Desert Marigold (yellow, front) growing happily in Southern Arizona without water.  It can handle Colorado drought, too!

Perennials, shrubs, and trees cope with drought by various methods of tolerance, including morphological adaptations to leaves and roots, by “aestivating,” or going dormant during hot dry periods, and physiological adaptations (like CAM photosynthesis, used by succulents when the growing gets tough).

Choosing plants for your garden should begin with an evaluation of the type of drought you’re dealing with.  A gardener in Castle Rock, for example, will be facing a very different drought than a gardener in Grand Junction or Lamar.  Geography will tell you about your “normal” precipitation patterns.  Then factors like soil (its nature and depth), microclimates, shade, tree roots, wind, and salt will all play in as well.  Once these are known, at least approximately, you can begin choosing plants. 

no-water garden with full flowers
No-water gardens can include native and non-native plants.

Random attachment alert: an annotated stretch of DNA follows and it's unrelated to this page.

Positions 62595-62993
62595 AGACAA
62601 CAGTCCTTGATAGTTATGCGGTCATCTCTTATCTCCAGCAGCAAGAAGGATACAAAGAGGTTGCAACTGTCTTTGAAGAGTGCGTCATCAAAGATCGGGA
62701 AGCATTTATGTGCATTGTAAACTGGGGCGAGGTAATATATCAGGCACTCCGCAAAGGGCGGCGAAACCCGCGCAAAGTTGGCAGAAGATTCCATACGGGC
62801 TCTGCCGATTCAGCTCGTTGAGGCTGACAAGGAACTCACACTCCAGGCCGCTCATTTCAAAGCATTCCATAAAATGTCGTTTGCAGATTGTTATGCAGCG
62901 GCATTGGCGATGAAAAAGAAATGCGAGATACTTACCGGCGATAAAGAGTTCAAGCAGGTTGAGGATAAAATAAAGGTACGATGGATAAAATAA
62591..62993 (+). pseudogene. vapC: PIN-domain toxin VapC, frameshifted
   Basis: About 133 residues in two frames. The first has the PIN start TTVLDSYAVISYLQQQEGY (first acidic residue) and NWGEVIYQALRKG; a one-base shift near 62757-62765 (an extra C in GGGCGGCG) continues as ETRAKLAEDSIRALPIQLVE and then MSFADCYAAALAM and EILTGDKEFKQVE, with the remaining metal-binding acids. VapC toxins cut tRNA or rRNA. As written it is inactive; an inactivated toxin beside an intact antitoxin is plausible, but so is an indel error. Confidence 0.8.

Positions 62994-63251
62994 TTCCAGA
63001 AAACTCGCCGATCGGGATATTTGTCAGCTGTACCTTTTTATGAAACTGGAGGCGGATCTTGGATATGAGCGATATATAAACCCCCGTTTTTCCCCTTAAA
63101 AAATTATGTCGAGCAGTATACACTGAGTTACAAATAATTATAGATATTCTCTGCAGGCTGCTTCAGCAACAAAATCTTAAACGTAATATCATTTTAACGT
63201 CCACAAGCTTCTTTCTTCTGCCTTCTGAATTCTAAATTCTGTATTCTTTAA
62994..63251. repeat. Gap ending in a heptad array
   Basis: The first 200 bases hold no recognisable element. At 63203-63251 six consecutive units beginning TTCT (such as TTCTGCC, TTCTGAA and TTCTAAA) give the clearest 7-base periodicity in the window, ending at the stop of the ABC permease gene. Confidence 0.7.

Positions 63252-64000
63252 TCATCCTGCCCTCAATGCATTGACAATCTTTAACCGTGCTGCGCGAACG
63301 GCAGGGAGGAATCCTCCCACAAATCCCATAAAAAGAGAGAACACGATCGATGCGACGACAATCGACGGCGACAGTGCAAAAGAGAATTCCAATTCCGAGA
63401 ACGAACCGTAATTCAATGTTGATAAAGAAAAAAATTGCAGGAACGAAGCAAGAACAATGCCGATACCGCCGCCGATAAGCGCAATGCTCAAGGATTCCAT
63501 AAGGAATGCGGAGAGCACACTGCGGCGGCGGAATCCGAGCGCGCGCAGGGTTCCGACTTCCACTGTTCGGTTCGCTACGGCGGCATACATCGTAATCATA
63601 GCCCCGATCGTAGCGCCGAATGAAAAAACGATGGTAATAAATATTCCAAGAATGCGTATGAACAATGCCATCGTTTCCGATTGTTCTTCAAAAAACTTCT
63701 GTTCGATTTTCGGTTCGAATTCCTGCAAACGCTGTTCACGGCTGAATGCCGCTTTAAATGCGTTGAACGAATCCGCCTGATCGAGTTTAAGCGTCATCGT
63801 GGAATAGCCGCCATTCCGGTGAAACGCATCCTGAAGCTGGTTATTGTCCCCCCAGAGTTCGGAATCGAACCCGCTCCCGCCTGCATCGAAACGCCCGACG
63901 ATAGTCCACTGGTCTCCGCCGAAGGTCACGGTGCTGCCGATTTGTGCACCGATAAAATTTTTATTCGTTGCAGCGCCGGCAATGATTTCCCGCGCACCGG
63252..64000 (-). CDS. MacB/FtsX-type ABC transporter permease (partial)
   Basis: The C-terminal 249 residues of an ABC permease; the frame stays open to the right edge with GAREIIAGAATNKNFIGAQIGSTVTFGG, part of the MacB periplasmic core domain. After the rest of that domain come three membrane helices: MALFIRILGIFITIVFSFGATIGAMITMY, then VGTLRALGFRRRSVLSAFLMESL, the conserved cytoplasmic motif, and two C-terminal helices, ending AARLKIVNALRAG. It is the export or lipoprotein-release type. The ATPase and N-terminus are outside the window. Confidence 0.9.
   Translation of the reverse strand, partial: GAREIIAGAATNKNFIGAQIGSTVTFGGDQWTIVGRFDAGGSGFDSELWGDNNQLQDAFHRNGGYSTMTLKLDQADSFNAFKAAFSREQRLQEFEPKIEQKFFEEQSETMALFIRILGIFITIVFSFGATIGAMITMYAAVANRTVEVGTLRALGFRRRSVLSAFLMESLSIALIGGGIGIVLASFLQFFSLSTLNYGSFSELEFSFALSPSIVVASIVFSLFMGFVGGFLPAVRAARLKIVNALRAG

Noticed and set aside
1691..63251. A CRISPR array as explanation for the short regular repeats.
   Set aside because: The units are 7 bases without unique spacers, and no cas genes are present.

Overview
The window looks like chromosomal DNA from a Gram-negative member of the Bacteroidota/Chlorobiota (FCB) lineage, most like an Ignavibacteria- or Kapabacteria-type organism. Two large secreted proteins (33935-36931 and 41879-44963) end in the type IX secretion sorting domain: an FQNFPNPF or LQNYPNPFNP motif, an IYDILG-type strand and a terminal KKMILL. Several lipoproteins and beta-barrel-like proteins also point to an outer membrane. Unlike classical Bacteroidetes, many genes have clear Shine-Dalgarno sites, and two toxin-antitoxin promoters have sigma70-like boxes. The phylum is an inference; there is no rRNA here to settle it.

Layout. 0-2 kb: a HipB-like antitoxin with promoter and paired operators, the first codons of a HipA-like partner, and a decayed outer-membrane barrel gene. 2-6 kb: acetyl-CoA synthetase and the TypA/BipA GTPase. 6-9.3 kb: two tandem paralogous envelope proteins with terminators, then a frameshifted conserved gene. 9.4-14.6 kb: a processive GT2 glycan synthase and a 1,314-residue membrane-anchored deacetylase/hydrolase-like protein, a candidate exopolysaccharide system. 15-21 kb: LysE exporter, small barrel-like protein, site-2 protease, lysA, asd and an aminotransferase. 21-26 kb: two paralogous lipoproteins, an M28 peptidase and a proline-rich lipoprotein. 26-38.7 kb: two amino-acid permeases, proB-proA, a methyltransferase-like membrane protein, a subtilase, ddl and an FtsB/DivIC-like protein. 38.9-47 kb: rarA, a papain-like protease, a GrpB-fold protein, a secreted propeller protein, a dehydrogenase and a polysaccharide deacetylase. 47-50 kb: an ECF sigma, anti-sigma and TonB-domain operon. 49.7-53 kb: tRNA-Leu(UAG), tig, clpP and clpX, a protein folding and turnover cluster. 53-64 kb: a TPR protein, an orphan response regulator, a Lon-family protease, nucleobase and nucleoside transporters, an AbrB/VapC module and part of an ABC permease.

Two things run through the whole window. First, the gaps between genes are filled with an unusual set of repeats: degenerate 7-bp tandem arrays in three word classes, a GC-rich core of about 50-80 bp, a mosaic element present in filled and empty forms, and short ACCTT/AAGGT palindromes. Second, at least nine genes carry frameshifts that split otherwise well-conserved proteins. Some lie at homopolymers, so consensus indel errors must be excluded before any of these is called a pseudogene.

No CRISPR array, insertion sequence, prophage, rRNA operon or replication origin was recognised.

In general, the only soil improvement that you should undertake is to reduce compaction by “forking”.  Do everything you can to maintain soil structure--if you're using machinery, don't overdo it!  As a general rule, drought-tolerant plants prefer stony, coarse, well drained soil that is low in organic matter (you know, the stuff that we all like to complain about as "terrible Colorado soil").  Use mineral mulch (like pea gravel or crushed granite) or low berms to ensure that moisture drains away from plant crowns quickly.  Plant perennials in wide, shallow bowls so that they can be watered deeply and infrequently during their establishment year.  After a once a week-ish drink the first summer, you can let the plants fend for themselves.  The bowls can be disguised with the mineral mulch if you don’t want your garden to look too lunar.